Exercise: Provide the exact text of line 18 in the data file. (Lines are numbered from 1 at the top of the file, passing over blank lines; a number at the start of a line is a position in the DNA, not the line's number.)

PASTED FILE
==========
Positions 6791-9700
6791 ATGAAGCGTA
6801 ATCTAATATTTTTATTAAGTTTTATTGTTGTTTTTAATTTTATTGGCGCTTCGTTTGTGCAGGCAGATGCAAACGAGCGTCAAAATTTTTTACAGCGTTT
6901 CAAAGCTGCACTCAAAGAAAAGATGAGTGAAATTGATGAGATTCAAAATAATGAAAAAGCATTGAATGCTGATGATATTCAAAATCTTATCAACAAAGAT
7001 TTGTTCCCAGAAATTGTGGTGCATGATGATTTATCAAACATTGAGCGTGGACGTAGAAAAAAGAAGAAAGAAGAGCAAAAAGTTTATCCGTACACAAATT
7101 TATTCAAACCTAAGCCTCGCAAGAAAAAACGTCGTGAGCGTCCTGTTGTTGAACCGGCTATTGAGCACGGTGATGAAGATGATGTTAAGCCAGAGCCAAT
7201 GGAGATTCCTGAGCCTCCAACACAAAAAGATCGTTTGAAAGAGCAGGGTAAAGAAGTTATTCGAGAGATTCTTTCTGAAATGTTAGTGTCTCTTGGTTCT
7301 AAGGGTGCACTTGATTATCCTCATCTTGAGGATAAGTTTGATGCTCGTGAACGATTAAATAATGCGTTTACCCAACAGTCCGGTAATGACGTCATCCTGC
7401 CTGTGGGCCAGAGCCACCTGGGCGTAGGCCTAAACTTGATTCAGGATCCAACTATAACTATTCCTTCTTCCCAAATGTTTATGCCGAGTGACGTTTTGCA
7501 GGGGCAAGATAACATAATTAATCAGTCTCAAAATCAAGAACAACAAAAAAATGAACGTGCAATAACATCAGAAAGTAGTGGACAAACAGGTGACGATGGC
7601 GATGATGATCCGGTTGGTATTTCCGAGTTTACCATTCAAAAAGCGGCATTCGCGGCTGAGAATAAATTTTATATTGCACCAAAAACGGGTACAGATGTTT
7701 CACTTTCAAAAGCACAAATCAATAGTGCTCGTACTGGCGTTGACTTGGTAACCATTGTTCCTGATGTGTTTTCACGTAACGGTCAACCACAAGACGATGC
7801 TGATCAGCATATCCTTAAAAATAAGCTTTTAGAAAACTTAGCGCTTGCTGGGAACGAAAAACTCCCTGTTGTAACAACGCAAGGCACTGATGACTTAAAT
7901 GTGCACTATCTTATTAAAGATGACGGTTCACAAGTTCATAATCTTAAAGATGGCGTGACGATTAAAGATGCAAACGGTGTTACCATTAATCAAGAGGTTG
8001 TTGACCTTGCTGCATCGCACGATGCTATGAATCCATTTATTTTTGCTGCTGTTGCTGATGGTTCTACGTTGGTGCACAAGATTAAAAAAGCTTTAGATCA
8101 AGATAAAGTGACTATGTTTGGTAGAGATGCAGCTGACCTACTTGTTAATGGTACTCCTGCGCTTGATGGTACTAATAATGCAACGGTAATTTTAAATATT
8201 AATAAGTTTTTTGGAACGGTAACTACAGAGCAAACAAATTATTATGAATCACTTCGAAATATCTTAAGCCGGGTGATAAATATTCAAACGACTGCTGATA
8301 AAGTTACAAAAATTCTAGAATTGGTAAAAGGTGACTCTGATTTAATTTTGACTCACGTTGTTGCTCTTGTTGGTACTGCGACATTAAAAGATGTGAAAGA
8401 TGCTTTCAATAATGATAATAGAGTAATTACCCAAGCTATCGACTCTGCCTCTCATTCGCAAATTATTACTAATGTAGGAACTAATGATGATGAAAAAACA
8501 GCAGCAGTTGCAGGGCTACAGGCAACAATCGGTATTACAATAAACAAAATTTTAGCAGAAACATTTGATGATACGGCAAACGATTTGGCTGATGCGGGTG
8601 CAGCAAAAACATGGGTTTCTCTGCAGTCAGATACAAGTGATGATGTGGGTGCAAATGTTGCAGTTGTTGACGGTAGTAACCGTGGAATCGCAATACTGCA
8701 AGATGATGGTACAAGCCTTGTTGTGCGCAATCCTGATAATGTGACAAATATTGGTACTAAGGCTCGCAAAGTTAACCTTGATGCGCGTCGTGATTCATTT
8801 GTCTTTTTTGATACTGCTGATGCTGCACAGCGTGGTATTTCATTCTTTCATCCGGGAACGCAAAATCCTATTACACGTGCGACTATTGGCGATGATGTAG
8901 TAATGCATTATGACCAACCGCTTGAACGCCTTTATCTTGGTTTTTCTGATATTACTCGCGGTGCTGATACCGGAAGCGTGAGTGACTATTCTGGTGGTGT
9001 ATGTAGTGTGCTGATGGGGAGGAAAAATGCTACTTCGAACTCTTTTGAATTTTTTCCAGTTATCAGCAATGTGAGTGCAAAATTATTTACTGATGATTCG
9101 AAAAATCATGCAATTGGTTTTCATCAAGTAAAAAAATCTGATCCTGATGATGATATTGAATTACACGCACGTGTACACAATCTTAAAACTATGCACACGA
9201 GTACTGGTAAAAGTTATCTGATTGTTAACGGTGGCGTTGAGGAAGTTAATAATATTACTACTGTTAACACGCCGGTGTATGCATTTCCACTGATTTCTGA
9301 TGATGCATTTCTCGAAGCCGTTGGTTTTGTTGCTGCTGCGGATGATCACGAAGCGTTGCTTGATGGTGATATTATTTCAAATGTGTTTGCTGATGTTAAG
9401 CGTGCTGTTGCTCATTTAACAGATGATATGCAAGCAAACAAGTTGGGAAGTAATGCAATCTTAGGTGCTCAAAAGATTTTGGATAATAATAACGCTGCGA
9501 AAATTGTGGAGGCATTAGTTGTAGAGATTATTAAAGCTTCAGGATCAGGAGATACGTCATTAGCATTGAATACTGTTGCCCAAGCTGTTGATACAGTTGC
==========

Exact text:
8301 AAGTTACAAAAATTCTAGAATTGGTAAAAGGTGACTCTGATTTAATTTTGACTCACGTTGTTGCTCTTGTTGGTACTGCGACATTAAAAGATGTGAAAGA